3In Katanga, copper hills represent a biodiversity hotspot (Malaisse, 1983; Brooks et al., 1985; Leteinturier et al., 2002; Faucon et al., 2010), including 56 endemic species in which 32 are exclusively restricted to copper enriched soils (absolute metallophytes) (Faucon et al., 2010). Some authors have shown that the edaphic endemism could result of both abiotic and biotic interactions (Meyer, 1986; Palacio et al., 2007). First, taxa may be restricted to a limited area because of their specialization to particular physicochemical soil conditions making them more competitive than in regular soils (Meyer, 1986). Second, taxa can be stress-tolerant, but not specifically adapted, to adverse physicochemical conditions, and take refuge in the stressful area where competition with other plant species is lowest (Gankin et al., 1964). Plants of the Katanga (D.R. Congo) occurring on copper-rich soils remained poorly studied (Faucon et al., 2012). To focus on endemic and non-endemic species within a genus appears interesting in order to understand the relationship between plant and copper concentrations in soil.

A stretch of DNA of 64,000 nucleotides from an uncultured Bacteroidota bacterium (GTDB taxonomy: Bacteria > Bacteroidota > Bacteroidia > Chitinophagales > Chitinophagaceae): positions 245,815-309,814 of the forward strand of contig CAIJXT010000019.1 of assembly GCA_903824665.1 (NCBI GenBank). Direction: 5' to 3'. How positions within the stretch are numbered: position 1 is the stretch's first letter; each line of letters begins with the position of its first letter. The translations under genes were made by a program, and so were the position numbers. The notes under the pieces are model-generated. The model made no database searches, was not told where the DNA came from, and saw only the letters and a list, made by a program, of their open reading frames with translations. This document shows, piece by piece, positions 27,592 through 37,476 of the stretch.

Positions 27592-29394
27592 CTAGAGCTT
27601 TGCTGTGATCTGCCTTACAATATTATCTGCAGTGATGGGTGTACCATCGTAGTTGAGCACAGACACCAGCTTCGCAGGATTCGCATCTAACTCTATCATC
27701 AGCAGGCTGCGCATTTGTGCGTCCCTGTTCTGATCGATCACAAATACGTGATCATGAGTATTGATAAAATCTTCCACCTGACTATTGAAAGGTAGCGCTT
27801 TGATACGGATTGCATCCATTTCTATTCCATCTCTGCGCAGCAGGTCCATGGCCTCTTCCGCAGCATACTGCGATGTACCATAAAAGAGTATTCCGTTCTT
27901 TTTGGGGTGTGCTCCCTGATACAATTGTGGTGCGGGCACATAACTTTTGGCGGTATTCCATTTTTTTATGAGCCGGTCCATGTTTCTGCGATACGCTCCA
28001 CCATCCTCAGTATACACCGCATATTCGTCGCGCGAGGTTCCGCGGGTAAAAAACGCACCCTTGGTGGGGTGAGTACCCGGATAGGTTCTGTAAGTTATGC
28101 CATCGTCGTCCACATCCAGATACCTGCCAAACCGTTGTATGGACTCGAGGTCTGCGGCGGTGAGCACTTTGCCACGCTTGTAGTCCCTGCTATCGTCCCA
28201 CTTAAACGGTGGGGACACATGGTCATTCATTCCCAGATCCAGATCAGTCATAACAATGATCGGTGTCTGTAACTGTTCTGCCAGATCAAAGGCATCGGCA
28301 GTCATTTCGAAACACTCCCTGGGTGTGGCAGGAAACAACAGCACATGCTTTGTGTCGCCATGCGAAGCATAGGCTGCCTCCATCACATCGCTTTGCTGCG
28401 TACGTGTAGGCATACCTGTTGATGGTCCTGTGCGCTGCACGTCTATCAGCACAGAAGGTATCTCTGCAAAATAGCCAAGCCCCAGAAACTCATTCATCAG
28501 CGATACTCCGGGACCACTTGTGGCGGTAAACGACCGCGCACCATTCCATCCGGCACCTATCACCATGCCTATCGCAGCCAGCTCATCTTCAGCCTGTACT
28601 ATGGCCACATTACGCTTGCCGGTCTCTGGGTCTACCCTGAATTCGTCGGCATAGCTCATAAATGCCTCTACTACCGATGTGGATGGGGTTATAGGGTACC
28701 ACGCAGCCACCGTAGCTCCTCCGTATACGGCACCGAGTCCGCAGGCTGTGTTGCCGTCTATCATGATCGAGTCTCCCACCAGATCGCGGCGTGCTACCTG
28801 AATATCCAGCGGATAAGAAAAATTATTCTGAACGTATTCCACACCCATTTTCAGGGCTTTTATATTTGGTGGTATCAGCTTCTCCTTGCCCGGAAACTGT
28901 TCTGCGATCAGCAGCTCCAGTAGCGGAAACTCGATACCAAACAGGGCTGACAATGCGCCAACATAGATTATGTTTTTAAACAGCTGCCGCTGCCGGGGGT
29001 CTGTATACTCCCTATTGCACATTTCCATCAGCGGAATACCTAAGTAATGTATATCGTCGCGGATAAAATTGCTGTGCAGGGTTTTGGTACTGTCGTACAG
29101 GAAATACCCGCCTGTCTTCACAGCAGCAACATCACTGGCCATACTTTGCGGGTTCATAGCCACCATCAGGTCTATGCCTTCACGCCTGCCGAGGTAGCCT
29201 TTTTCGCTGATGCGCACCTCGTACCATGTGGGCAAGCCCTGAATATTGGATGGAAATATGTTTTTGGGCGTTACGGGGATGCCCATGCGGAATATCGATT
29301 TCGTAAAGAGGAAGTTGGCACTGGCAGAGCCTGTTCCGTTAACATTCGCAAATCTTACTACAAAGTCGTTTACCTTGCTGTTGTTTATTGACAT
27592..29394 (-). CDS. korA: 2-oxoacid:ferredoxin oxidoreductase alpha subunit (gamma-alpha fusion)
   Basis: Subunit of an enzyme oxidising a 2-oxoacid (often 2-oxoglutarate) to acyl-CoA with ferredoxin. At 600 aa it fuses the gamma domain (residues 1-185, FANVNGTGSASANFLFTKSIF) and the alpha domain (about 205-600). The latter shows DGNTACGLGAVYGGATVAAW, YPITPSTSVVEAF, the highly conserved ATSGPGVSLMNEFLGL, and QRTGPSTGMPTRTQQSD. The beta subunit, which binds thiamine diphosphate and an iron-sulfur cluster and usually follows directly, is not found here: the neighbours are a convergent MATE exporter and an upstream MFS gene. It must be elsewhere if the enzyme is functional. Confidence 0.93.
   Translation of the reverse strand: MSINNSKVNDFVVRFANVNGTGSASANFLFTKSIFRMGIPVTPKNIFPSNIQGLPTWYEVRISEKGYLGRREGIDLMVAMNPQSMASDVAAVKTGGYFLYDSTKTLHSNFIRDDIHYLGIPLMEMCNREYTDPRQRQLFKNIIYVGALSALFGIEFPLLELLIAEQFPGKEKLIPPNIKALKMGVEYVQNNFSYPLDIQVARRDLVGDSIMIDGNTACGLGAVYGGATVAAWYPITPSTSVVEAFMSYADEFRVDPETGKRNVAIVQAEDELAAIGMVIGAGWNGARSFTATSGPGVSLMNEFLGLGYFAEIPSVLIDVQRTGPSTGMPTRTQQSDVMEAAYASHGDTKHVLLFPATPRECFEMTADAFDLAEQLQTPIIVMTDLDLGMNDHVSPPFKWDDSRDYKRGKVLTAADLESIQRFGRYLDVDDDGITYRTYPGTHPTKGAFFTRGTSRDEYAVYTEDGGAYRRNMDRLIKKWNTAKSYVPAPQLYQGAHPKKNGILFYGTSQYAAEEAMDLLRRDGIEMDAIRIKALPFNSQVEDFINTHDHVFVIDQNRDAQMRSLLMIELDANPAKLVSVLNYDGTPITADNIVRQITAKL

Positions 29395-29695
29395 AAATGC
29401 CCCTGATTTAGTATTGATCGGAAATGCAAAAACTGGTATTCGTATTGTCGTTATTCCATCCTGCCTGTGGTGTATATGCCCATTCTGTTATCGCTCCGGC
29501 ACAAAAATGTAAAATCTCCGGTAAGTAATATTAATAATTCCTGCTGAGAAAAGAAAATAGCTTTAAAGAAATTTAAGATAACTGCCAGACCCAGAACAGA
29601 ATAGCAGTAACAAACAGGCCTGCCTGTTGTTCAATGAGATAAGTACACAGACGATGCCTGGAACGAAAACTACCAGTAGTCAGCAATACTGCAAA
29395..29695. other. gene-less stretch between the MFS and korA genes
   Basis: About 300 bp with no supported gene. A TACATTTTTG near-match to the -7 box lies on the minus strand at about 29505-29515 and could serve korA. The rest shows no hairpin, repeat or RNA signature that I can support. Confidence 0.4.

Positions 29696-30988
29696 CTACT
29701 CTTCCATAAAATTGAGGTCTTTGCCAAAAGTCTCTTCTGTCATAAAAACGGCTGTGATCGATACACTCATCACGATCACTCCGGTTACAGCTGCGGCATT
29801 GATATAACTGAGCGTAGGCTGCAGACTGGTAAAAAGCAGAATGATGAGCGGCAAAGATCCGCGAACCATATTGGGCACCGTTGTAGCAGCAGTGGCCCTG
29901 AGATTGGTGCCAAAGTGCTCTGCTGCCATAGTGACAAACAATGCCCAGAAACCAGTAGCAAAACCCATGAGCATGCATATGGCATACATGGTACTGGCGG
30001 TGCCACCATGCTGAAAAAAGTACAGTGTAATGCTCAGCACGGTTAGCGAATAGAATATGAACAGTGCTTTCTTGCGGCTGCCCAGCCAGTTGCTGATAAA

4The copper hills have been severely disturbed for more than one century through the mining of natural resources leading in some cases to their degradation or total destructions (Brooks et al., 1992; Faucon et al., 2010). The determination of the in vitro multiplication ability of some endemics appears useful in a purpose of ex situ conservation. In this paper, we aimed to test the effect of copper on the germination and the root elongation of Crotalaria cobalticola, Crotalaria peschiana and Crotalaria cornetii. The results also contribute to discuss the relationship between the endemic status of the three species and their affinity for copper.